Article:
This month’s Caribbean reading election, with a review of Dangerous Freedom by Lawrence Scott; How a one-armed sister cleans her house of Cherie Jones; The Unordered Cosmos: A Journey into Dark Matter, Space-Time, and Dreams Postponed by Chanda Prescod-Weinstein; and Nature’s Wild: Love, Sex, and the Law of the Caribbean, Andil Gosine
by Lawrence Scott (Papillote Press, 290 pages, ISBN 9781999776862)
Dido Belle is perhaps best known for his stunning 1779 portrait of David Martin, in which he stands next to his cousin and companion Lady Elizabeth Murray. What lies behind her enigmatic gaze is the work Dangerous freedom, A gentle fictional revision of Lawrence Scott of what Dido’s life really could have had in its most private moments. Elizabeth d’Aviniere – Dido’s married name – moves through states of duality in the late eighteenth century: a mixed race, set in London’s Kenwood House but always aware of her dubious notion of respectability, fearful as a young mother for the possible fate of her children in the hands of slaveholders. Scott illuminates the vague areas of Elizabeth’s liberties, depicting neglected domestic and social exchanges in a dazzling narrative portrait. In its best moments, the novel pulls the connective emotional tissue between Elizabeth and her mother, revealing the abysses of love and loss.
Like a one-armed sister cleaning her house
by Cherie Jones (Little, Brown, 289 pages, ISBN 9780316537001)
Women around the world are dying because men can’t control their anger: this gloomy manifesto has been typed into the pages of Cherie Jones’ debut novel, Like a one-armed sister cleaning her house. Taking a picture of a luxury resort in the Caribbean as an immediate task, Jones reveals cracked teeth behind a grinning façade of respectability, both in and out of the bedroom. Lala, the protagonist of this antifantasy, lies next to her violent husband on Adana’s bicycle, using a life of violence into which she is pushed against the hope of security, help, a kind of warmth at home that has little to do with the heat of Barbados. Nothing about these characters or their circumstances promises consolation, but the painful machinery of the book is full of hope: Lala is doing everything she can, despite the unfathomable prospects, to survive her life.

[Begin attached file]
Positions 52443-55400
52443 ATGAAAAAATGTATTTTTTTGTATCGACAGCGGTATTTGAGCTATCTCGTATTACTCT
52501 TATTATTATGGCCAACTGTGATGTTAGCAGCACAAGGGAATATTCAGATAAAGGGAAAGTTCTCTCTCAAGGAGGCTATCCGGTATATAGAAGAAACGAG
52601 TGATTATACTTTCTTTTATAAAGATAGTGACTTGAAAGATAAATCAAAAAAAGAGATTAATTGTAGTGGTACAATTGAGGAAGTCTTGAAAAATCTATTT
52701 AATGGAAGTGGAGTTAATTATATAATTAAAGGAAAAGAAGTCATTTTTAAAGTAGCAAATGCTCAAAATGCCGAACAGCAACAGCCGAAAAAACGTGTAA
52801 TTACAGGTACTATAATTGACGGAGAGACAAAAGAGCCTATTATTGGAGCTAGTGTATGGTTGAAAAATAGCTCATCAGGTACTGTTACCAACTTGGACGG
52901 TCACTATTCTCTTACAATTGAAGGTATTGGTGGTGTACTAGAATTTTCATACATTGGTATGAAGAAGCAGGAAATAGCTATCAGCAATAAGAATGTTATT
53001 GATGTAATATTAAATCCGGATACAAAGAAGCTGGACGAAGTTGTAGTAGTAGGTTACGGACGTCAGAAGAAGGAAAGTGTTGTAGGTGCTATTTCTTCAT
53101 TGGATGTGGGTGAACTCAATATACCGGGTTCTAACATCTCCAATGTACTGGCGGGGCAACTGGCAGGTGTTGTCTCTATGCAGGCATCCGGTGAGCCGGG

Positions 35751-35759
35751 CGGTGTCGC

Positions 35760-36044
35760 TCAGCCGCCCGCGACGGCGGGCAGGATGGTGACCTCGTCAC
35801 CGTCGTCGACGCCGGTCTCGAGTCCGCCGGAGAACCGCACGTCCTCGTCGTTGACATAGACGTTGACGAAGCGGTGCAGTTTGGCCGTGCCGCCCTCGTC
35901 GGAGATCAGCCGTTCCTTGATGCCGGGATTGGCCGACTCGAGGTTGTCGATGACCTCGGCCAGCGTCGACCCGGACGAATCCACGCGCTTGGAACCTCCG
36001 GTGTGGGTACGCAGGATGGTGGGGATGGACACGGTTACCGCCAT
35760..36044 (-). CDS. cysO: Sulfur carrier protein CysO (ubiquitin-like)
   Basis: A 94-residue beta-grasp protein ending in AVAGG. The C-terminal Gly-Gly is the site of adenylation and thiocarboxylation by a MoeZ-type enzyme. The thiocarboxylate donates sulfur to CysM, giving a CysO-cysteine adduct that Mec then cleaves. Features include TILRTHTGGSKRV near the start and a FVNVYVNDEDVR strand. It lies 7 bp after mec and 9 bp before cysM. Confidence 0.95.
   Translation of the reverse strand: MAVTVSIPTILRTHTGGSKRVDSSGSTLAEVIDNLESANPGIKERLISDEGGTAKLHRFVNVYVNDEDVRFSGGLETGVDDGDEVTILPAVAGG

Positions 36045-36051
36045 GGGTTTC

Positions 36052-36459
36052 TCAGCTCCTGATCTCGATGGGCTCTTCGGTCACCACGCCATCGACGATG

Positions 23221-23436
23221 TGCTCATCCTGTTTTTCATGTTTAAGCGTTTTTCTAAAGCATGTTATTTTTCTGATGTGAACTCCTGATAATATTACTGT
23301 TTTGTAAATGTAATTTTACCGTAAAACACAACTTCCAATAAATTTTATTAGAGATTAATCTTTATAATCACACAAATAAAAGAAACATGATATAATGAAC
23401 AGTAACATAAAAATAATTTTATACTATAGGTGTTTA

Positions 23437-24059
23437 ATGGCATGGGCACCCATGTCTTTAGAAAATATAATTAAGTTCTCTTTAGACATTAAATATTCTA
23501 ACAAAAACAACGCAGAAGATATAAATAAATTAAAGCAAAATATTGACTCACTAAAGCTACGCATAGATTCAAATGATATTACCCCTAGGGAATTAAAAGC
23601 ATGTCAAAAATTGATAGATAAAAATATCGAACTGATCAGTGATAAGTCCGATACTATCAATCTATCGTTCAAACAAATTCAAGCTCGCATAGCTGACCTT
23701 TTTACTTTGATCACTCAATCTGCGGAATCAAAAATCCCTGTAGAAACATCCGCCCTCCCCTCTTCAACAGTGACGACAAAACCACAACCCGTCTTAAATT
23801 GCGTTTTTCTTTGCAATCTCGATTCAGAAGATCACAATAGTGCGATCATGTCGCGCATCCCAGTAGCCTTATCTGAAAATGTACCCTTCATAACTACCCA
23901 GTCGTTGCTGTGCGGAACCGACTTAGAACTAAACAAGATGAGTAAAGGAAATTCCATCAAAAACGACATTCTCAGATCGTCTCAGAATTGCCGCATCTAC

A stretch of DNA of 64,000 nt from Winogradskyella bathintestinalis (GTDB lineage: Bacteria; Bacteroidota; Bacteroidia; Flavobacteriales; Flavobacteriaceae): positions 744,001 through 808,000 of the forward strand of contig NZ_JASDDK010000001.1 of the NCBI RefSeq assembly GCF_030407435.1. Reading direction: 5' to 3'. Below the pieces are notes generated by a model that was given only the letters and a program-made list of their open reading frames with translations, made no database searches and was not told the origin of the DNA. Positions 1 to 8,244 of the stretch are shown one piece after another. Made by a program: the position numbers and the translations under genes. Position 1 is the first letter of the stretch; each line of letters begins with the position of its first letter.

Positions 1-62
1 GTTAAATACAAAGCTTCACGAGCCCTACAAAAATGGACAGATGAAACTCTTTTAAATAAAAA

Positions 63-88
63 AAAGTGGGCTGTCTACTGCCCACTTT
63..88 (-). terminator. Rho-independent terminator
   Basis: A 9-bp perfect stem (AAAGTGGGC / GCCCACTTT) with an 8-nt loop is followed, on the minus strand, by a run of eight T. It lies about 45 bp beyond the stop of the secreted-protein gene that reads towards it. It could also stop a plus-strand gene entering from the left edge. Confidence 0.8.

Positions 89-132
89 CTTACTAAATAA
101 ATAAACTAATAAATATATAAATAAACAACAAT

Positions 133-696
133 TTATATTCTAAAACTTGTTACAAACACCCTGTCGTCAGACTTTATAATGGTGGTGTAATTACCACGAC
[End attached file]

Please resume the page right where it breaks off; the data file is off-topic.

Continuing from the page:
Unordered cosmos: Delayed journey into dark matter, space-time and dreams
by Chanda Prescod-Weinstein (Bold books, 336 pages, ISBN 9781541724709)
If a racist shouts epithets into a black hole, will any star be around to hear its echo? Barbadian-American theoretical cosmologist Chanda Prescod-Weinstein discovers systemic racism even among celestial bodies. The unorganized cosmos removes layers of institutional disenfranchisement of the black intellect in STEM fields, with a special focus on astronomy and physics. What emerges in this extraordinary study is not just science: personal essays and cultural criticism sit together with explanations of the theory that combine depth and accessibility. The future of science, Prescod-Weinstein confirms, must be open to black girls and children everywhere, so there are no more lone exceptions like her studying laboratories. This work rises with curious passion.
Nature’s Wild: love, sex and law in the Caribbean
by Andil Gosine (Duke University Press, 192 pages, ISBN 9781478014584)
“I’d realize I’ve deviated from something.” U Nature’s Wild, Trinidadian-Canadian scholar and artist Andil Gosine does not count on anything less vulnerable and complex than himself. By questioning his origins in rural Trinidad, his migration to Canada as a teenager, and his life in art and activism, Gosine provides a vast canvas for examining sexual autonomy in Caribbean cultures. Revealing homophobic structures that criminalize and reject queerness as a remnant of rigid colonialism, the book engages its reader in a celebration of “wilderness.” We all need to be open to becoming freer: this is a gathering, community-oriented cry wildlife, which dedicates an entire segment to the radical pioneering resistance of the late Colin Robinson, whose LGBTQI + work is fondly remembered here.